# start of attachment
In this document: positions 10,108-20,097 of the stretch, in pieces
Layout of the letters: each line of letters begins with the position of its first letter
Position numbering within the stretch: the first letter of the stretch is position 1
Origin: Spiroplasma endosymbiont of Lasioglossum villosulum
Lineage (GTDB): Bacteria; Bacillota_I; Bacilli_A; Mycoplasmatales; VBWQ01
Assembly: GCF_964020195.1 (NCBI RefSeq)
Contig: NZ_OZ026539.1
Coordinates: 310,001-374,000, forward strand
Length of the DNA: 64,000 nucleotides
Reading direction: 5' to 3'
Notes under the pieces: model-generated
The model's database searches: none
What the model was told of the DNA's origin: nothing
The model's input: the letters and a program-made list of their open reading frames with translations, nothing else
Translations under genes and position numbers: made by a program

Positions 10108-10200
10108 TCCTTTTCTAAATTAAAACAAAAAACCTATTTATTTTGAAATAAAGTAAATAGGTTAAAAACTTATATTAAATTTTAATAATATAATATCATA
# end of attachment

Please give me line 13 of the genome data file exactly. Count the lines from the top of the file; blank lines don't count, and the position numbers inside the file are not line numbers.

What the model was told of the DNA's origin: nothing